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The Dear Departed Summary Class 10th English

The Dear Departed Summary Class 10th English

INTRODUCTION

A true test of people is how they behave towards the elderly. With modernisation, reverence of the elderly seems to have suffered a grievous blow. All happiness to the elderly is parsimoniously measured out. Too often the elderly suffer death by invisibility long before their physical demise. The daughters in ‘Dear Departed’ are very materialistic and like beasts of prey, they are only ready to pounce on the money and belongings of their father. Keeping father at home has become a tiresome burden. Looking towards the elderly has become a matter of comfort and financial aid rather than for inspiration and emotional strength. For a civilised society a new culture of giving needs to be ushered and one must give to the elderly without any selfish motive. We must remember that the difference between a helping hand and an outstretched palm is only a twist of the wrist.

SUMMARY

The play ‘The Dear Departed’ presents an interesting situation that has tragically become common place in the world of today. The scene of the play is set in the sittingroom of a small house in a lower middle-class district of a provincial town. The setting of the play reveals that the tea-table has been laid. Mrs Slater, a plump and active lady is in mourning and she is getting ready to receive some guests. She beckons to her daughter Victoria, who is ten year old, and instructs her to change into something sober. It is revealed that Victoria’s grandfather has passed away and the Slater family is getting ready to receive Aunt Elizabeth and Uncle Ben. Victoria expresses surprise at this news because her aunt and uncle had not paid them a visit for years. Mrs Slater reveals that they were coming over to talk about grandfather’s affairs, on hearing of his death. In the meanwhile Mr Slater enters. He is a heavy man who stoops he is also in mourning dress.

Henry Slater is skeptical whether Elizabeth will come, for the last time when Mrs Slater and Elizabeth had quarrelled, she had vowed never to pay a visit again to their house. Mrs Slater gives Henry new slippers of her father. She also plans to take away the new bureau of the grandfather and shift it to their room, before Elizabeth and Ben arrive. Both the husband and wife, lock the front door and shift the bureau down and put their old chest of drawers there. Victoria wants to know why they were stealing grandfather’s things but her mother tells her to remain quiet. Grandpa’s new clock is also taken away. Meanwhile Grandpa was stirring and moving. After some time Mr Abel Merryweather enters and is surprised to see his other daughter and son-in-law, Mr and Mrs Jordan. He reveals that he was well and just had a slight headache he notices Henry wearing his new slippers and takes them. Abels wishes to know, why all were in mourning dresses. Mrs Jordan makes up some story to pacify him. Abel Merryweather enjoys tea and has a generous slice of the apple-pie. He grumbles and scolds Mrs Slater for taking away his bureau. Mrs Jordan gets agitated and accuses her sister of robbing her father. The husbands also join their wives in hurling accusations at each other Abel discovers about his death. He addresses his daughters directly and declares that he was going to change his will and all the money will go to the one, in whose house he dies. Both the daughters fight with each other to keep their father. Abel is amused and watches all the fun. At last he makes his announcement which shocks everyone. On Monday, he would go to the lawyer and alter his will, then he would go to the insurance office and pay his premium. After that he would go to the church and get married to Mrs Shorrock. Everyone is shocked. Abel reveals that he had at last found someone who was happy to keep him. He exits with an invitation of his marriage. He also thanks Mrs Slater for shifting the Bureau down-stairs for now it will be easy to cart it away to “Ring-O-Bells.’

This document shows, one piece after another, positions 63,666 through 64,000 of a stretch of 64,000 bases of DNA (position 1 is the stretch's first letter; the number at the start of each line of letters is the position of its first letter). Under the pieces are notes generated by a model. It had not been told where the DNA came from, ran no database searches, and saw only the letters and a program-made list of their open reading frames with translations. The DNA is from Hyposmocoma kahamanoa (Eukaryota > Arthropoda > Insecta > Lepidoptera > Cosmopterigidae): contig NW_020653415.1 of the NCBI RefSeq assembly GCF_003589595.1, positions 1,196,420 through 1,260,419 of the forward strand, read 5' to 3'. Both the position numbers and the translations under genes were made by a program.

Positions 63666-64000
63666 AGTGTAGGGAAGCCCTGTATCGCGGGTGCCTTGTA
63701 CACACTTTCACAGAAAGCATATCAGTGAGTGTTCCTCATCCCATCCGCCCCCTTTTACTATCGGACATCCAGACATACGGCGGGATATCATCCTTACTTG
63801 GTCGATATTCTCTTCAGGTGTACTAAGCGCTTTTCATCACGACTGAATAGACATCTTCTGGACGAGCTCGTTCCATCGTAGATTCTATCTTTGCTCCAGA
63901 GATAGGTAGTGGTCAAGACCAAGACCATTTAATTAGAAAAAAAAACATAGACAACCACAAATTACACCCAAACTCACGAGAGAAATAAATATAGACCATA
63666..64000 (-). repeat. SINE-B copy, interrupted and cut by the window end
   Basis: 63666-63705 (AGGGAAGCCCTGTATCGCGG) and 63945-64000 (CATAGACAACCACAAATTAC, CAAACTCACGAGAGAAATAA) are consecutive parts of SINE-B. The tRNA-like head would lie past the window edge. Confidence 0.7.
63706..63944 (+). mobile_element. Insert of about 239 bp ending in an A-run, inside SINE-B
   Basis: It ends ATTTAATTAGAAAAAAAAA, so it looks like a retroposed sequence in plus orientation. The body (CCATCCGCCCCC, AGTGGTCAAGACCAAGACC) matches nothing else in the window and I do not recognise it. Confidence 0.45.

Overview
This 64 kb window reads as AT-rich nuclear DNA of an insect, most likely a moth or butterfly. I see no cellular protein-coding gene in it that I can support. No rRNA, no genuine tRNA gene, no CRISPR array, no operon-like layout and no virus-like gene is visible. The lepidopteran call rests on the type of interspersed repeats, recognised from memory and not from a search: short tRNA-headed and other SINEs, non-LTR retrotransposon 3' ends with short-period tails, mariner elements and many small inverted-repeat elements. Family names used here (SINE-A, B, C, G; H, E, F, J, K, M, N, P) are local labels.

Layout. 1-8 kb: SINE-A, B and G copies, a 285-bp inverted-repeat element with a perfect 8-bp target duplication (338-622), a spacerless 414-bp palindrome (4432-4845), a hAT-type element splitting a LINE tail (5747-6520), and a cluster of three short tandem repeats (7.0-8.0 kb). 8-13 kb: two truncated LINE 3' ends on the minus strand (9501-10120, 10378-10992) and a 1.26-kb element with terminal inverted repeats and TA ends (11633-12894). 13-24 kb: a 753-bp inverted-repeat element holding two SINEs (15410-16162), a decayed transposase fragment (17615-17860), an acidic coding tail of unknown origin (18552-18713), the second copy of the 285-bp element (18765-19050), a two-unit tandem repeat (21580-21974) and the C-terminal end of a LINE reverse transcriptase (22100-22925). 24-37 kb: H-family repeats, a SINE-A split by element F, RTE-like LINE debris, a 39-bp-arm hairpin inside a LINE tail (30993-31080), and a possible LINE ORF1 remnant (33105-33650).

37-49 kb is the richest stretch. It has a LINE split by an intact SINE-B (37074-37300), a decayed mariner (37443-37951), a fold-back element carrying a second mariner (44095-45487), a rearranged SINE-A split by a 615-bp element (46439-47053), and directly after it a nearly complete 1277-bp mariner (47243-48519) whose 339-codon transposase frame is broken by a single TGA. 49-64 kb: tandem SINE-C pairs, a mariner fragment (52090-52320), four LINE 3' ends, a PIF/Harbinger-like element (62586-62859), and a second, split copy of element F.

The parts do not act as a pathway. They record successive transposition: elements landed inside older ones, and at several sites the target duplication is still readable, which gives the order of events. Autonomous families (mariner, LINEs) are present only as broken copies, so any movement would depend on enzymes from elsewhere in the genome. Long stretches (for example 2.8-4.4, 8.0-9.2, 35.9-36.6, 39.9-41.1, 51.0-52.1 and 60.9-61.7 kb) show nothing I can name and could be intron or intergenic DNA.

WORD–MEANINGS

• outshine : to compete and try to overdo more than the other

• speck : a bit or particle

• trifles : small small things

• complacent : easily satisfied

• outfit : dress • accustomed : used to

• regrettable : worth regretting • chirpy : cheerful

• furtively : in a sky manner

• etiquettes : manners

• swindling : cheating

• reluctantly : hesitatingly

• disparaging : to speak in a hurting manner

• transfixed : stunned

• vindictive : revengeful

• disconcerted : to be disturbed

• snappishly : irritably

>>> View NCERT Solutions Of The Dear Departed 



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